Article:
~~~~~~~~~~~~~~~~~~~~~~~~~~~~~~~~~~~~~~~~~~~~~~~~~~~~~~~~~~~~~~~~~~

If you’ll take a look to the right, you’ll notice I’ve added a new widget in the sidebar labelled “Mt. TBR Hall of Fame.”  This is my Top 10 favorite books of all-time.  This, honestly, is an imprecise feat, as I know I’ll think of a book that I liked better but forgot, or I’ll read a book that will replace a book on here, and that is okay because I can always edit it.  When I added the widget, I was in the middle of reading The Book Thief, but it had already impressed me enough to be listed in 6th place… and I hadn’t even finished it yet.  And after finishing it and digesting it and writing this review, it has moved up to first place.

Obviously, as The Book Thief by Markus Zasuk is now my all-time favorite book, I give it 5 out of 5 stars.  It should be included in school curriculum alongside The Diary of Anne Frank and Elie Wiesel’s NightThe Book Thief has both historicity and literary eloquence, and will undoubtedly become a classic.

 hated it!didn't like itIt was okayLiked it.Loved it!

Again, don’t forget to check out this review’s companion post.

Friday Fill-In –

1. Said the night wind to the little lamb, “How far to the nearest 7-Eleven?”
2. The first Noel, the angel did say, was a sweet, little pastel calico that my middle daughter still misses terribly (we found the kitty at our town’s Christmas parade and named her “Noel”).
3. Pigeons fly and poo, Over the hills and everywhere.
4. It came upon the midnight clear, from the murky depths to challenge Santa’s hold as Lord of the Chimney and Master of the Sleigh.
5. A six inch incision and rib spread will, Let your heart be light.
6. And the thing that will make them ring is the carol that you sing on the tv shows “In the Heat of the Night” and “All in the Family” (the actor’s name is Carol O’Connor).
7. And as for the weekend, tonight I’m looking forward to finishing and reviewing The Lion, the Witch and the Wardrobe and Prince Caspian, tomorrow my plans include finishing and reviewing as many of the rest of the Narnia books as possible and Sunday, I want to have all the Narnias done, my Sunday Salon posted, and start in on Harry Potter and the Half-Blood Prince!

TSS – Habits, Addictions, and I’m Back!!

The Sunday Salon.com

Alright, alright… So I’ve been away for a couple weeks months, and the few posts in between seem to get the same comments, “I was wondering where you’ve been! I thought you died!” lol… Not quite, but I found a virtual world called Second Life and found it rather addictive. Think: Everything the real world has to offer, and then add flying, teleporting… being a werewolf or vampire… or a middle-age princess or knight in King Arthur’s court… and you can see why it’s so addictive.

I’m very much a creature of habit, BUT… my habits are so-SO-SO easily disrupted. My grandma’s death and funeral brought my mom up from Texas for a week long visit, which knocked me out of my reading habit. I decided to try Second Life because my best friend and her fiance (now husband…Yay!) were ALWAYS talking about it. So, on a whim, I created an avatar, signed on and was instantly caught up… so much so that I’ve been planning to buy a second computer and giving this one to the kids because I wouldn’t get off even for them to take their hour computer time (3 hours… I couldn’t even take 3 hours away!).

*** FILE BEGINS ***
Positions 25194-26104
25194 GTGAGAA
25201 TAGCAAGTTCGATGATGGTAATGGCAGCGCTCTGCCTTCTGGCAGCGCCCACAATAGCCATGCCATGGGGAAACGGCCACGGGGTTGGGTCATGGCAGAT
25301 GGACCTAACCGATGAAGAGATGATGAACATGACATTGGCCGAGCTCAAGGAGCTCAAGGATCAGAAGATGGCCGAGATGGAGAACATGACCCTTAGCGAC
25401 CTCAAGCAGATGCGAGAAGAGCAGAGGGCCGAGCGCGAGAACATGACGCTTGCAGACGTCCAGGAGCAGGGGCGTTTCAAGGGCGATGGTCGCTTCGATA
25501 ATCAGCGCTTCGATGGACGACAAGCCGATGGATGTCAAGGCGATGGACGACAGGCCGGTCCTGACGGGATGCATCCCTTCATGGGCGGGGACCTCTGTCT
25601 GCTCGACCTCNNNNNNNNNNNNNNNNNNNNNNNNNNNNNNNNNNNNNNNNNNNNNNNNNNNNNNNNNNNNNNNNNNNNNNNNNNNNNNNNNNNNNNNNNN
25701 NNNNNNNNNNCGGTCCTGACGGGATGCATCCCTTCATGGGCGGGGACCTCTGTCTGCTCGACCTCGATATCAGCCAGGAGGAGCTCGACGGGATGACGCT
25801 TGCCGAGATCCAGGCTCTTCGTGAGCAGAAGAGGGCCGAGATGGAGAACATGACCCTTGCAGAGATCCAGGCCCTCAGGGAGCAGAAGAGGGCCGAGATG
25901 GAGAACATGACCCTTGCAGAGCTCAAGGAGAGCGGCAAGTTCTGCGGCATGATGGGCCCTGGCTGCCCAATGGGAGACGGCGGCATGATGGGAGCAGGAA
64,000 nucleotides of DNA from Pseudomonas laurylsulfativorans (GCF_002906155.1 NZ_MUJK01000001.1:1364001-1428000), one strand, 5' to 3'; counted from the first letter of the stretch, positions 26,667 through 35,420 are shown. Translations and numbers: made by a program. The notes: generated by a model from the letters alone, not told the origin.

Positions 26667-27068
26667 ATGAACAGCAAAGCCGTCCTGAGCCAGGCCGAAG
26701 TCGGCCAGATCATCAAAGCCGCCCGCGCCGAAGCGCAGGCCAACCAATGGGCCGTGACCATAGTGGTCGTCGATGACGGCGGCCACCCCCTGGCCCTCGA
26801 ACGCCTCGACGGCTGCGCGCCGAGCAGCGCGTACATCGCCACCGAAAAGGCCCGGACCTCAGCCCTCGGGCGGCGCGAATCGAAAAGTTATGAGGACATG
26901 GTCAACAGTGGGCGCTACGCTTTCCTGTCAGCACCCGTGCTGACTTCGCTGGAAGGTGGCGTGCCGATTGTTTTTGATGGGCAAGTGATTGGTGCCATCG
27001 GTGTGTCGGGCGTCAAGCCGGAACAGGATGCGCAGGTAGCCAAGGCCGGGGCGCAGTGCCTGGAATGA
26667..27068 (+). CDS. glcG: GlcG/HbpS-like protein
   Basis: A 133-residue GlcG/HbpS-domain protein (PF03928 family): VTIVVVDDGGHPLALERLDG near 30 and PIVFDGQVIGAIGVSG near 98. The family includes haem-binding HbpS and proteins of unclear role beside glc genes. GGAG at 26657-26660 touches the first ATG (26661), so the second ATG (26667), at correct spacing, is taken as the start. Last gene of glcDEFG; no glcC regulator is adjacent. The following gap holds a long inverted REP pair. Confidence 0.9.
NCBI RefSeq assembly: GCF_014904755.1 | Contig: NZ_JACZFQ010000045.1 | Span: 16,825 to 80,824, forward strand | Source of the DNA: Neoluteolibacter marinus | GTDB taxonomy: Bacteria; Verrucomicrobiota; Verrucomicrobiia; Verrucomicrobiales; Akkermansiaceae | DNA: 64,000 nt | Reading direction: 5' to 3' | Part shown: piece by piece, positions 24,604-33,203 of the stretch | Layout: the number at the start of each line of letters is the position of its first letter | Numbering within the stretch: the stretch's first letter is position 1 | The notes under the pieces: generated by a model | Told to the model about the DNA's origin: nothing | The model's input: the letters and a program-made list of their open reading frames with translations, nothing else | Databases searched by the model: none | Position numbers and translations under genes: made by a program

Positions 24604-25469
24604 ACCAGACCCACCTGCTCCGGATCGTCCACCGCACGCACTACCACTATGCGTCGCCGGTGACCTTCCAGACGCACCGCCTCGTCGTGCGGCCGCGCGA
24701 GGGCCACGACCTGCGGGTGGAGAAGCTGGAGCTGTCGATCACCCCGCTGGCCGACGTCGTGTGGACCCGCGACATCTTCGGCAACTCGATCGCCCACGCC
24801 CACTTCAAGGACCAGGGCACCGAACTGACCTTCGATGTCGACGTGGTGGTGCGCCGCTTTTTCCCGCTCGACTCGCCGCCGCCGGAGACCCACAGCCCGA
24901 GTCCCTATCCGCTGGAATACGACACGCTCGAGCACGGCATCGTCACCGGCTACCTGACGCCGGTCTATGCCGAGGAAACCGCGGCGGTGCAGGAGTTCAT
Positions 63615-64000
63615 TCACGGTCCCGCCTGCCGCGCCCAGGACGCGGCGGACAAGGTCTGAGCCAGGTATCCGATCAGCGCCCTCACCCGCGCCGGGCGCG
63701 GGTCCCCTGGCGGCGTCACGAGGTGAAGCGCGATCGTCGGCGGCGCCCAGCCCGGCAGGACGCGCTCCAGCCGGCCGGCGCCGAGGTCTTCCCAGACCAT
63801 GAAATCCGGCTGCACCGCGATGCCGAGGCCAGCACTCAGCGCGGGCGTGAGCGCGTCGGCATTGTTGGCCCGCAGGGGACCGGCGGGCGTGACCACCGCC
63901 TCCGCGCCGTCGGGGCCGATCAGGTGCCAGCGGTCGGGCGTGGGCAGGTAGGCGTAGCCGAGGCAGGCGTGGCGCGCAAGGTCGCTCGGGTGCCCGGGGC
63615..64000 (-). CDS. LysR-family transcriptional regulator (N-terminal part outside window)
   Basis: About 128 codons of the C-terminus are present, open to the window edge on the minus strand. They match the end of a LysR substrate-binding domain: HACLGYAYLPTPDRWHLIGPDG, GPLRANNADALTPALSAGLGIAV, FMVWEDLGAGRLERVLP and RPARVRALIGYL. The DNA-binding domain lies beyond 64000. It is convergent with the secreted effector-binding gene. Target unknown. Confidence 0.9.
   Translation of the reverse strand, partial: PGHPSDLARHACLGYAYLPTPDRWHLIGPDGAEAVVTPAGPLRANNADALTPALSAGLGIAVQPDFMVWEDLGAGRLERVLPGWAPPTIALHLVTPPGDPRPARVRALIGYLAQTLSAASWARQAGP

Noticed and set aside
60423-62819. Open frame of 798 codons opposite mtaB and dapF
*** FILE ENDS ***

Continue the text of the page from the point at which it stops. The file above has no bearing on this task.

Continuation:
And in the process of living in Second Life (a common expression on it is “My first life is getting in the way of my Second Life!), I met a guy. Now, if you knew me, you’d know what a LAUGH this is. I’ve always been adamant AGAINST online relationships… and here I am, in a relationship began online. Yeah… be careful what you say because you may end up eating your words… lol. BUT, it’s mostly good. Both of us have had some really bad luck in past relationships, so there’s a lot of fear and insecurities to get past, and I vacillate several times a day between ending it NOW to avoid the heartache that MAY happen and going headlong into it, hoping for the best. HOPE.. *gack!*… never been a good friend of mine.

So, boyfriend lives about 2 1/2 hours from me and came to visit for the first time last weekend. Two and a half days of goo-goo eyes and my kids (who love him already, and likewise… a good chunk of my fears and insecurities eliminated right there) chanting “KISS! KISS! KISS!” then going, “EwwWWWwwwwWWww!” when we did, and my habit of Second Life was broke. I’ve been on for maybe, MAYBE, 8 hours in the last week.

And what filled the Second Life spot? Back to the books :-D and reviewing (-: and blogging the memes \o/ (yay!). I had the commitment of a November 25th blog stop for Two Brothers: One North, One South by David H. Jones, and I had only read a chapter or so before his visit, so I had to cook through it to make the deadline. And while it was an excellently written and researched book, it wasn’t exactly my cuppa. However, it really reminded me of my serious LOVE of reading, and how I’ve always said that as long as you have a book there’s no hell you can’t escape. Hey, if I lost the internet or if Second Life was shut down for some reason, where would I escape to? But books are always there, always accessible, and provide a second life in the world within.

And one of the fun things with my boyfriend is that he’s an avid reader. I’ve introduced him to The Gargoyle by Andrew Davidson, my number one Best New Author book and definitely on my top 5 reads for this year, as well as getting him into the Twilight Series by Stephanie Meyer.